NCPA - National Center for Policy Analysis


February 7, 2005

A private-sector firm has developed a cutting-edge technology for the Pentagon that will help U.S. soldiers under fire locate snipers in Iraq, writes John Cary of BusinessWeek magazine.

BBN Technologies was hired by the U.S. government to develop a bullet-tracking system, dubbed the Boomerang, which could function on the move as well as be cheap enough and small enough to place on vehicles. This is how it works:

  • Like supersonic airplanes, bullets create shock waves as they speed through the air.
  • With seven microphones arranged like the spines of a sea urchin, a shock wave from a bullet will hit each microphone at a slightly different time.
  • By measuring those time differences, it is not only possible to calculate the trajectory of the bullet but the elevation and range of a sniper as well.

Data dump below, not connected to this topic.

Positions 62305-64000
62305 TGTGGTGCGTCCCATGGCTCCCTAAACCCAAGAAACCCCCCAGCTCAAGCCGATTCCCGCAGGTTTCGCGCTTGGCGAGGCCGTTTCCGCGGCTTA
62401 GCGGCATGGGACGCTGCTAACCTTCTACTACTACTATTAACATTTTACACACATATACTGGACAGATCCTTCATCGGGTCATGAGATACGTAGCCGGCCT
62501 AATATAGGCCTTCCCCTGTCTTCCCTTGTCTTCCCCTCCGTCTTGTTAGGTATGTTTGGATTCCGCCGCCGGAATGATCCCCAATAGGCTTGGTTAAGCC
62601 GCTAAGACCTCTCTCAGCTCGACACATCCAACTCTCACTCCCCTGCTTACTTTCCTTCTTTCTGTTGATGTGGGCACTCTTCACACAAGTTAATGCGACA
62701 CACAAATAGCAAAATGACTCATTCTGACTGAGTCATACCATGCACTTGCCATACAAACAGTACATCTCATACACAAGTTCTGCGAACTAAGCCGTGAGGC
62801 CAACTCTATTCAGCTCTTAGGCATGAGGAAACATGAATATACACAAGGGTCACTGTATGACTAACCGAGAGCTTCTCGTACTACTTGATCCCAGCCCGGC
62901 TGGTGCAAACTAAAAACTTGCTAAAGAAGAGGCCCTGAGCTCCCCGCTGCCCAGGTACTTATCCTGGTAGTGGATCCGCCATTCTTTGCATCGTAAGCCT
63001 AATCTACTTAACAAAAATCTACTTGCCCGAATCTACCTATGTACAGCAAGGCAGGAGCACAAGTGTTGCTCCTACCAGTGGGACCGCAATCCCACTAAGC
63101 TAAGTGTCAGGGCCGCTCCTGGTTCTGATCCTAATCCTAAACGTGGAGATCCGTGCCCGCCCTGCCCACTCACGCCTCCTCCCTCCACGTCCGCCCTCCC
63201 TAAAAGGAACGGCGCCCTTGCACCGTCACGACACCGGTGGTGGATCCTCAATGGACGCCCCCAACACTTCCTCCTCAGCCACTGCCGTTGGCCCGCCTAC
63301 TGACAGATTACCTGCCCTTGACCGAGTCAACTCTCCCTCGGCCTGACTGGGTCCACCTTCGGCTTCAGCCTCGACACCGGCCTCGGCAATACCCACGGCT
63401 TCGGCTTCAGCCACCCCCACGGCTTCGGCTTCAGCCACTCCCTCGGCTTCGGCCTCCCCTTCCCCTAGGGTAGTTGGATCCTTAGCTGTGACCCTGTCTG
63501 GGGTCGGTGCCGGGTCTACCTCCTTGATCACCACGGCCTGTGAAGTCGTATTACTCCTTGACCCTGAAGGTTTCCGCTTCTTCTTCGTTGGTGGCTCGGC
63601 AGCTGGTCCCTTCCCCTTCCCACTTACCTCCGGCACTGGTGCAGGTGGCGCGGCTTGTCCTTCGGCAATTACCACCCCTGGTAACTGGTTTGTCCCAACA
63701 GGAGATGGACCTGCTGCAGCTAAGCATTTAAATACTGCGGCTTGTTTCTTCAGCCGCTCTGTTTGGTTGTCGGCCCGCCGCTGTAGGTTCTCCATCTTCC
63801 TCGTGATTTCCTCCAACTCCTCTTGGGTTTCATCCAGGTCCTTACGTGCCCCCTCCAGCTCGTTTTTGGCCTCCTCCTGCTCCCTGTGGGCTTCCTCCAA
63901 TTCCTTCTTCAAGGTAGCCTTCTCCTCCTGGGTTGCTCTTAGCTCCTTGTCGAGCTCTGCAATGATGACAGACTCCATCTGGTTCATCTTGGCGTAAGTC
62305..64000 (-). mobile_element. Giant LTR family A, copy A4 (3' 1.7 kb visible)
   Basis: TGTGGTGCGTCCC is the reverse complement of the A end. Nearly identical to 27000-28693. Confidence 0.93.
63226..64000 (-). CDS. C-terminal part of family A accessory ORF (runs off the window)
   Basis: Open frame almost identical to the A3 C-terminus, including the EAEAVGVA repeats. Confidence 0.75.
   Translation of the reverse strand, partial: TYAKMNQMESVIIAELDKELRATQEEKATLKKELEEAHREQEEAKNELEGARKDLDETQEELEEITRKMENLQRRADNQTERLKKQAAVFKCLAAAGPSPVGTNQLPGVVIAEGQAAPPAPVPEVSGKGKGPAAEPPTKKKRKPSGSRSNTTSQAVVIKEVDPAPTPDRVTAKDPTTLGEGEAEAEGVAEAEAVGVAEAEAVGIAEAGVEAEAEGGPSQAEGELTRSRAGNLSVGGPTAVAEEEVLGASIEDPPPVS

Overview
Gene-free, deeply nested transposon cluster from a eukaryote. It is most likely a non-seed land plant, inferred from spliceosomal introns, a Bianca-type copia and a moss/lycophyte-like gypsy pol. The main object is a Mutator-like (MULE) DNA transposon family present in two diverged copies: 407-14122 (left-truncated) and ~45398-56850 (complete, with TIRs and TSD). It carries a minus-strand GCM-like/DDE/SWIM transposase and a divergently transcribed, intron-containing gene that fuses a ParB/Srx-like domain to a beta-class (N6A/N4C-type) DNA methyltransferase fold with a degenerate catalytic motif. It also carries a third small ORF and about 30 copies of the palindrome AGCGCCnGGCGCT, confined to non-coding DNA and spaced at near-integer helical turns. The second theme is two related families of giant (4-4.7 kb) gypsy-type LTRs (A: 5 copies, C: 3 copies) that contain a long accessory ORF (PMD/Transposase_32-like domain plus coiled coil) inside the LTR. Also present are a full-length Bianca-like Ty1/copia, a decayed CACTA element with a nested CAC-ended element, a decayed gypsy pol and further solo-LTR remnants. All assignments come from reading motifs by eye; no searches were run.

The Boomerang was difficult to complete because, in addition to sophisticated mathematics, the technology had to be smart enough to compensate for the cacophony of urban warfare.

In the future, Boomerangs will be linked together in a wireless network to increase their range. Helicopters will also be outfitted with a similar technology. There are also plans to combine sniper systems with the ability to fire back automatically in the direction of the sniper.

Source: John Carey, "Taking Quick Aim Against Snipers," BusinessWeek, January 31, 2005.

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